This is an archived blog post from The Acorn.
The attack on Indian officials in Kabul on February 26th was no ordinary one—it was almost certainly an operation ordered by the ISI and carried out by one or the other of its errand boys. If the ‘taliban’ wanted to merely attack Indian nationals they could have picked any of the hundreds of civilians and aid-workers spread across the country. That they chose the particular hotel in Kabul, and at what appears to be a particular time, suggests that the targeting was deliberate. When, while storming the guest house, one of the attackers shouted “where is the director?” he wasn’t asking for Mahesh Bhatt.
Pakistan has escalated the proxy war against India in Afghanistan. How should, and how will India respond?
Right from the time when Indian aid workers first came under attack in November 2005, The Acorn has argued that India must both increase its development activities as well as increase its military presence in Afghanistan. India cannot fight this war with shovels alone. Then in August 2008 after Pakistan escalated the proxy war to yet another level, Pragati argued that India should consider sending combat troops to Afghanistan. And when it became clear that General Ashfaq Pervez Kayani had decided to continue on the path of escalation of the proxy war both in Afghanistan and on Indian soil, we advocated that India must send combat troops to Afghanistan.
The February 26th attacks on Indian interests in Afghanistan reveal that the criticism that sending troops will cause Pakistan to escalate violence was misplaced. On the contrary, absent an Indian response, Pakistan will continue to escalate until India suspends its development activities, disengages from political engagement of the Afghan government and completely pulls out of Afghanistan. And then it will shift the main theatre of the proxy war back to Jammu & Kashmir.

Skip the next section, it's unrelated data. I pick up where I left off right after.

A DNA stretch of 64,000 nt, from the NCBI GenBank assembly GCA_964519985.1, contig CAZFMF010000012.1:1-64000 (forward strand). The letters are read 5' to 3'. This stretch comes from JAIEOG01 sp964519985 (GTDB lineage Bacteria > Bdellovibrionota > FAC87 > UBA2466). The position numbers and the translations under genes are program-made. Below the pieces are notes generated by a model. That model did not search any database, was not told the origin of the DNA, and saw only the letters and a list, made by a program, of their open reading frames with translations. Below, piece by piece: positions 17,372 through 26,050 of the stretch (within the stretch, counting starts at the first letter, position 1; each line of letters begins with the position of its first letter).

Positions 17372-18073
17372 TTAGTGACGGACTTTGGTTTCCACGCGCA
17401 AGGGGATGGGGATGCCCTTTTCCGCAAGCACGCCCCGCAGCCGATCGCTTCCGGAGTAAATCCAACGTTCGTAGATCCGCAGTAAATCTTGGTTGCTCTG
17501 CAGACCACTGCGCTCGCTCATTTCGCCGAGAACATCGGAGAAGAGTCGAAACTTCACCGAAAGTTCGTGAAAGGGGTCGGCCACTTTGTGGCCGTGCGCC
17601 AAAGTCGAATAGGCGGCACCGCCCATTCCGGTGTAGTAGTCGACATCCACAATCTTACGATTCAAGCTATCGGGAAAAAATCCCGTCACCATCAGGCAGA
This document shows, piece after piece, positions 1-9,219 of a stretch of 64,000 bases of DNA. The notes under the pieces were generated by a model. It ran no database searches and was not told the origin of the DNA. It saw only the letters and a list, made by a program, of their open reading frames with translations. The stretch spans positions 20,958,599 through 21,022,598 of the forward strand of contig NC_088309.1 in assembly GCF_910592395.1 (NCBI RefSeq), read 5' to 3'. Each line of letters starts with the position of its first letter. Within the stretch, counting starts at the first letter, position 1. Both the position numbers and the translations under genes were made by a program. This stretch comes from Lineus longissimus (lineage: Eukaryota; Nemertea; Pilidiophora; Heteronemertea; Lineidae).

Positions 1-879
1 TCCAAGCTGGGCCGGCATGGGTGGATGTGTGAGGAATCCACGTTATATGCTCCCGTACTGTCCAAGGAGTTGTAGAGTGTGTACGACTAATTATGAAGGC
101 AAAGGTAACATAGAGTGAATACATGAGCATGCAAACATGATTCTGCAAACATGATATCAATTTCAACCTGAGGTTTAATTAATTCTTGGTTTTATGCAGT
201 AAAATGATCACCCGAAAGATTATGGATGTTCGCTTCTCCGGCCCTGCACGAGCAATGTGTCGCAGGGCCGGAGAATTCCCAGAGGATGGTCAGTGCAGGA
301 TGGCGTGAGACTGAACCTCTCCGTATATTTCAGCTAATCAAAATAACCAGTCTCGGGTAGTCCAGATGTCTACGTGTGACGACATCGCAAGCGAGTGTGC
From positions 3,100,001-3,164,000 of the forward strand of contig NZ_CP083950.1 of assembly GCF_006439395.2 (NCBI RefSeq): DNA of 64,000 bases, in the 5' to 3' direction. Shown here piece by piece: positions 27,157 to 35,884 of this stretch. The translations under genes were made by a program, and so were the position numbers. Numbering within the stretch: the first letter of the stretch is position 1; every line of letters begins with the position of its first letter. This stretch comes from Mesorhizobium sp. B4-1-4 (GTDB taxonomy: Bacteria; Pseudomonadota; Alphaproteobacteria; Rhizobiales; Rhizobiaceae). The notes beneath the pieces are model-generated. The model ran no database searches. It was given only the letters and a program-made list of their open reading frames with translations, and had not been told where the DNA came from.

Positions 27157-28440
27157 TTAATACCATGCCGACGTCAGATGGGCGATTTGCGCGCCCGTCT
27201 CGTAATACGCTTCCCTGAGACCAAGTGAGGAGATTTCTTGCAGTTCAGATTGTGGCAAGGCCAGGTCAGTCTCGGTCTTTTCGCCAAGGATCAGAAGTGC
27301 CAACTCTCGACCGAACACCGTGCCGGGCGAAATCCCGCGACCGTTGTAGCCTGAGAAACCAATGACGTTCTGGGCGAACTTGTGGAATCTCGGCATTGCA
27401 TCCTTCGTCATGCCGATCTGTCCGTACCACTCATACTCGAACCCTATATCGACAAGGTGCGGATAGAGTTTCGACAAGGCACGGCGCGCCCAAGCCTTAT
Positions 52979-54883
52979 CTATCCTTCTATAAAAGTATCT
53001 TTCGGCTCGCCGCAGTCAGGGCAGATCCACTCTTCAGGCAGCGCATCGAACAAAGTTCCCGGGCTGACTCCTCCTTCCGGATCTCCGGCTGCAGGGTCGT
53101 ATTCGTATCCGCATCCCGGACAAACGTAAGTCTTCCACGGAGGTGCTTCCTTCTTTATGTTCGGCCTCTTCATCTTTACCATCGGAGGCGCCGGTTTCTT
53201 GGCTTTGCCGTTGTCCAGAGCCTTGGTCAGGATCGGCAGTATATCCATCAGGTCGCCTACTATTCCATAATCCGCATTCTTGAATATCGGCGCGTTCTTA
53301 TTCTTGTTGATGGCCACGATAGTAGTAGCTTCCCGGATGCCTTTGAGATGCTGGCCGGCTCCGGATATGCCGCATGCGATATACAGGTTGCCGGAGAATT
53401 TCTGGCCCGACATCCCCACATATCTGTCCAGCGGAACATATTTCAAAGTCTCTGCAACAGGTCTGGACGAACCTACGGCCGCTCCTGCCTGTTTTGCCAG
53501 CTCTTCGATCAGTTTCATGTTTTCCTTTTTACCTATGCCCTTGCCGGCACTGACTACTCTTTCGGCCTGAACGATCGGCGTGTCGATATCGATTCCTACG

Given the nature of the game, India’s immediate response must be a tit-for-tat attack against Pakistani interests. That should be followed by a strengthening of the number, quality and terms of engagement troops providing security to Indian installations, projects and personnel. But even this will fall short of what is really required—combat troops on missions that support the Hamid Karzai government.
But how will India respond? It is quite likely that the Indian government will want to continue the development projects but enhance the number of paramilitary troops that provide security. It is also likely to increase intelligence co-operation with Iran and Russia, and might even attempt to bolster the anti-taliban and anti-Pakistan groups (of which there is no shortage). While all this might give India some tactical options in the proxy war, it will lack effective strategic levers unless the UPA government is willing to take some bold steps.
Tailpiece: Richard Holbrooke, who made a reasonable point when he said that it is too early to jump to conclusions, should have known better than to speak too soon. He has himself to blame not merely for angering mourners but for losing credibility by appearing to exonerate the ISI too early. Now he’s had to eat a humble pakora.
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